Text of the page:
Understanding Exact Match Domains (EMDs)

Exact Match DomainsGoogle spokesperson Matt Cutts announced the latest Google algorithm the other day that is focused on Exact Match Domains.

Panic has set in – at least for those who don’t understand what is really taking place.

The algorithm, like all others before it, is Google’s attempt to remove “junk” websites from flooding the first pages of Google search results.

It is NOT about demoting Exact Match Domains, rather the poor quality of the websites attached to many of them.

Websites that are built for the purpose of trying to rank using mostly the backbone of an EMD will feel the pain.

Use an EMD correctly, as one small piece of the SEO puzzle, while having all your other ducks in a row (with what Google considers a worthy website), and you’ll be ranked as well as, or a little better than others.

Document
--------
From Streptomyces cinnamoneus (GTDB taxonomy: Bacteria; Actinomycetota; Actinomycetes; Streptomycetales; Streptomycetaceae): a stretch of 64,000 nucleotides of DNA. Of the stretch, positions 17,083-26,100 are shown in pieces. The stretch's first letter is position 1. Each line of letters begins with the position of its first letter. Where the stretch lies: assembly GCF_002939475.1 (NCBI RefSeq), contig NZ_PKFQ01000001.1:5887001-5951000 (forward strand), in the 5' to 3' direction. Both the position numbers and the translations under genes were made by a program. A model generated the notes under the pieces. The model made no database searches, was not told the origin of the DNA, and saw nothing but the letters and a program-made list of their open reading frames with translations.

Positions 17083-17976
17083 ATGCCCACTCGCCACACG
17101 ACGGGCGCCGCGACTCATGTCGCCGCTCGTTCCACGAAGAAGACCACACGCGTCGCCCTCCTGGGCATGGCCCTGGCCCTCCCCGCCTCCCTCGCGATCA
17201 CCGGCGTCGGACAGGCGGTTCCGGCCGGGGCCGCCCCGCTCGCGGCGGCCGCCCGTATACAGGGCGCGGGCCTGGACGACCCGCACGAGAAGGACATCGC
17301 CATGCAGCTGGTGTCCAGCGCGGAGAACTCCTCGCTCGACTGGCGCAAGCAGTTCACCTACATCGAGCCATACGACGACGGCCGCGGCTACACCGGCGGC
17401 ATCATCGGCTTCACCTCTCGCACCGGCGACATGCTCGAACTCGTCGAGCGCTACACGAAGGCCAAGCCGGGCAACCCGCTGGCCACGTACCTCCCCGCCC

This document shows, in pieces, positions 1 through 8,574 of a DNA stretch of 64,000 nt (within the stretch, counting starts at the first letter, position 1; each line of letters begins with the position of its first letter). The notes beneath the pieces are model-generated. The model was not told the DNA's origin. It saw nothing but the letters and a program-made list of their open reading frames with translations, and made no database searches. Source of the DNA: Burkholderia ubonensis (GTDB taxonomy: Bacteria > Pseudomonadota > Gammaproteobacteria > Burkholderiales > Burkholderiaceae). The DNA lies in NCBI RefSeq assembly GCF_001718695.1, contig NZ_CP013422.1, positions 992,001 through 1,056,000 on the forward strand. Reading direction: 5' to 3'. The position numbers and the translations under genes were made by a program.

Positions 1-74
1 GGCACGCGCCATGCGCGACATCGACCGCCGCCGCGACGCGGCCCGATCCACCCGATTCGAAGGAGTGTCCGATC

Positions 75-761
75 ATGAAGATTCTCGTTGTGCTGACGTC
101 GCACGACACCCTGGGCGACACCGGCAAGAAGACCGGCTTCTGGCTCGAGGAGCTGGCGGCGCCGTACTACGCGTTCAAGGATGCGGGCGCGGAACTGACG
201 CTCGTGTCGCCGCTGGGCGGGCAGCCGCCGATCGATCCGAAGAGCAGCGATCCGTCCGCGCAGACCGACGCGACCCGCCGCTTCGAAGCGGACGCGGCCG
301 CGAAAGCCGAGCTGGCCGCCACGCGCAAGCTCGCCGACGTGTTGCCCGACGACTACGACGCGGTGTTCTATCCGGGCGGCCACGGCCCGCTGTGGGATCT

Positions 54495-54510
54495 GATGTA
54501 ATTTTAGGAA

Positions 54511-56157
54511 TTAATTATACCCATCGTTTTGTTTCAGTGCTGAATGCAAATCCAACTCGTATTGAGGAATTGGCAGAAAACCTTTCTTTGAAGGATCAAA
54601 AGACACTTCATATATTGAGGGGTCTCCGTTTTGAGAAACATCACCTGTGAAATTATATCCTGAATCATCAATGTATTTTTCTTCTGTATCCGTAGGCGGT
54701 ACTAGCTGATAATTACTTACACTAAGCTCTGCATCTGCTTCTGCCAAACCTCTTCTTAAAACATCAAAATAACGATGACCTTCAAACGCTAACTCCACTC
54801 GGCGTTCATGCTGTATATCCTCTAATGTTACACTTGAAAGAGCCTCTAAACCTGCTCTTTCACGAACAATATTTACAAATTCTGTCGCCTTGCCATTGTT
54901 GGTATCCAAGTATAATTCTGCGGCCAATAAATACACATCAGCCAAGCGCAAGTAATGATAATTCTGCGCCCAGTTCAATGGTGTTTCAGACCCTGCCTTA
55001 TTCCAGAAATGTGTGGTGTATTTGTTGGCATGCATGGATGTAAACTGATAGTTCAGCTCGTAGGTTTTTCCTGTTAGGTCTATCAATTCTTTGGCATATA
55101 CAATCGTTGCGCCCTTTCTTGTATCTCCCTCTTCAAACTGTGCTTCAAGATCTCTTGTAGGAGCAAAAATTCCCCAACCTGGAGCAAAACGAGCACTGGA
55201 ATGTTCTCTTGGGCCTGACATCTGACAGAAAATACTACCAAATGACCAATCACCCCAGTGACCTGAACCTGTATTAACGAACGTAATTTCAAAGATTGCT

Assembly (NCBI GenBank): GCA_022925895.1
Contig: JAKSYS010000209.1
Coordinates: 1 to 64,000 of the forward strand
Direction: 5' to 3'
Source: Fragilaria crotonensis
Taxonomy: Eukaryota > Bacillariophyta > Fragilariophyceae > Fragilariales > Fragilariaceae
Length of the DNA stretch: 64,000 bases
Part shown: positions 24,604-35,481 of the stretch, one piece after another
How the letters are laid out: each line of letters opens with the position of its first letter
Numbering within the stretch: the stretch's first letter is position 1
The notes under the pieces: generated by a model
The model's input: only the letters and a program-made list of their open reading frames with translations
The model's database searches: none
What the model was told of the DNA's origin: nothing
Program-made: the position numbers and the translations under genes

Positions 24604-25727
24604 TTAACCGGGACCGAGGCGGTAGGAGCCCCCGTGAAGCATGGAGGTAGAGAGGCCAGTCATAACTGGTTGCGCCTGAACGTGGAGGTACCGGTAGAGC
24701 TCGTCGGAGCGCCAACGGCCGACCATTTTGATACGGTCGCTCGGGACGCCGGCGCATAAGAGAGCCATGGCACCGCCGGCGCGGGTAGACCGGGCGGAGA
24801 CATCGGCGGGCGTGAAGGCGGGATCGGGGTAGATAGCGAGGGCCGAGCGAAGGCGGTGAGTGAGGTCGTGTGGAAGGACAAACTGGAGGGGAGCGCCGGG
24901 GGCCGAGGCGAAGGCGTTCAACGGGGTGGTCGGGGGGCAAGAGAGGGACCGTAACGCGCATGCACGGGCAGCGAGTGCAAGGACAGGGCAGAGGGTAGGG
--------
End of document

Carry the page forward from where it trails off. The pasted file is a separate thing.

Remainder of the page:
An EMD can work for you or against you, depending on how you use it. Outside of SEO, EMDs have several other very strong points that make them attractive.

  • Click-through rates, more often than not, far exceed CTR of other types of domains.
  • EMDs are normally easy to understand and remember. This is an important psychological factor in the mind of a consumer and business owner.
  • EMDs convey an immediate message. It tells you, this site is about this specific topic.
  • An EMD is instantly recognized and therefore immediately usable to attract new business, just like Dell uses CloudComputing.com to capture traffic and redirect to their main site.
  • A BRANDABLE domain is a better choice for building your long-term business. However, it takes a lot of promotion and time to get the general population to recognize the brand and what it stands for.